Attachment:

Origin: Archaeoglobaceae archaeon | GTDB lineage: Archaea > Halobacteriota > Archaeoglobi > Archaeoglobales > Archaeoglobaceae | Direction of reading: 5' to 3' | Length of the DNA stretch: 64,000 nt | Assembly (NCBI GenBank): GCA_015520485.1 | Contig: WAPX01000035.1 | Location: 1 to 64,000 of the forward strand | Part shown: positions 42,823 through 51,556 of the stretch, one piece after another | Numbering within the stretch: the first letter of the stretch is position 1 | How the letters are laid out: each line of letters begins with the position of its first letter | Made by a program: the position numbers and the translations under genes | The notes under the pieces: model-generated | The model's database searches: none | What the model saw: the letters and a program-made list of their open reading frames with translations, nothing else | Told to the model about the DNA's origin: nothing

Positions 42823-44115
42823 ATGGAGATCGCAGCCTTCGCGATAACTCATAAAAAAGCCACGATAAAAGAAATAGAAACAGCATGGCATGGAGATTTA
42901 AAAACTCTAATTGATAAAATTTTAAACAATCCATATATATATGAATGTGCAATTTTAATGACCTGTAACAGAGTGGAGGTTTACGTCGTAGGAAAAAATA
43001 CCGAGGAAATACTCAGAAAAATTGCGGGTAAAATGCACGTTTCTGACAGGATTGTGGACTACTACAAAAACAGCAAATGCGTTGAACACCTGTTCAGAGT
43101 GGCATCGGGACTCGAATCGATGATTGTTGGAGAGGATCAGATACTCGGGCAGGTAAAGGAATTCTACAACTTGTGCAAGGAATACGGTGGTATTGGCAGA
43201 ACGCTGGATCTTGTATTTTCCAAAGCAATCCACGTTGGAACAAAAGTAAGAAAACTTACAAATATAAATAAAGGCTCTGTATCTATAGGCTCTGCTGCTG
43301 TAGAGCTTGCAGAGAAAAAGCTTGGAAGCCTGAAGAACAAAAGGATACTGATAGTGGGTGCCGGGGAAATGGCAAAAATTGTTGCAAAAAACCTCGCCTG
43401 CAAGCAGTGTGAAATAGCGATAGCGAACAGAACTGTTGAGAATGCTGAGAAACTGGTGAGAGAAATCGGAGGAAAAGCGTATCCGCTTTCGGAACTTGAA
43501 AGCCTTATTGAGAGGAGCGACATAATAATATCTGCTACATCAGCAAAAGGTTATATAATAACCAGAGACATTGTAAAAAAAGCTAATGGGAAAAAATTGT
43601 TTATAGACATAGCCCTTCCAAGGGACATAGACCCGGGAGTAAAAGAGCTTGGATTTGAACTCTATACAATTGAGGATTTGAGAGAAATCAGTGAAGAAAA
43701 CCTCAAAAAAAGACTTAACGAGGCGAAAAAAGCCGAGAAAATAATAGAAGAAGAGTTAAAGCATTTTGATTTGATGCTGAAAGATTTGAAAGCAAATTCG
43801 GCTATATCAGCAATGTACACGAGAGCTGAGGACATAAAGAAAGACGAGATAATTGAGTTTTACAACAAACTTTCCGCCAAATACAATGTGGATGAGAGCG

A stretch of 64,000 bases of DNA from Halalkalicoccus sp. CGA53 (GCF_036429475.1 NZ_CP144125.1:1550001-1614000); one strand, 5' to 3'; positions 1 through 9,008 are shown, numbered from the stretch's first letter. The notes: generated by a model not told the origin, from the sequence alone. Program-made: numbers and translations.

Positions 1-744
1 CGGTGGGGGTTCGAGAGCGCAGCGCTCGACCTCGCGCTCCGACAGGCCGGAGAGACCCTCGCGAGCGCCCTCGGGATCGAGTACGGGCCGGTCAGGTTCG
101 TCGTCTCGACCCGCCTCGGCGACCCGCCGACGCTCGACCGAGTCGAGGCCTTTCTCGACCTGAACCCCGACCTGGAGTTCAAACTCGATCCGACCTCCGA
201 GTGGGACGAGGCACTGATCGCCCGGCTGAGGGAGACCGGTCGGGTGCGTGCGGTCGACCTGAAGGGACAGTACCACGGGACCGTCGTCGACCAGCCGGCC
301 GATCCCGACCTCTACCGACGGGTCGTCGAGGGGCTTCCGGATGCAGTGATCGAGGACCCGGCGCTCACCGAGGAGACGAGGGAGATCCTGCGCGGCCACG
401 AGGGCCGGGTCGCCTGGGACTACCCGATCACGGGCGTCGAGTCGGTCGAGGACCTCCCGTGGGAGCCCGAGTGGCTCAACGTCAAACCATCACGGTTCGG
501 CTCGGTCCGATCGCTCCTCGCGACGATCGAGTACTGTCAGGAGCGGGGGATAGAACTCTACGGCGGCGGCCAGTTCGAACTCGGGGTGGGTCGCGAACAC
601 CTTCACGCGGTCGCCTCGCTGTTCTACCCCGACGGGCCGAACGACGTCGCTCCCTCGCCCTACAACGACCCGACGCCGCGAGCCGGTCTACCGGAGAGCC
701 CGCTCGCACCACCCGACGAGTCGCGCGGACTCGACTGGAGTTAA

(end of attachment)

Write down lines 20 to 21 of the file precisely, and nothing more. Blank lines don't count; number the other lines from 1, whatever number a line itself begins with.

401 AGGGCCGGGTCGCCTGGGACTACCCGATCACGGGCGTCGAGTCGGTCGAGGACCTCCCGTGGGAGCCCGAGTGGCTCAACGTCAAACCATCACGGTTCGG
501 CTCGGTCCGATCGCTCCTCGCGACGATCGAGTACTGTCAGGAGCGGGGGATAGAACTCTACGGCGGCGGCCAGTTCGAACTCGGGGTGGGTCGCGAACAC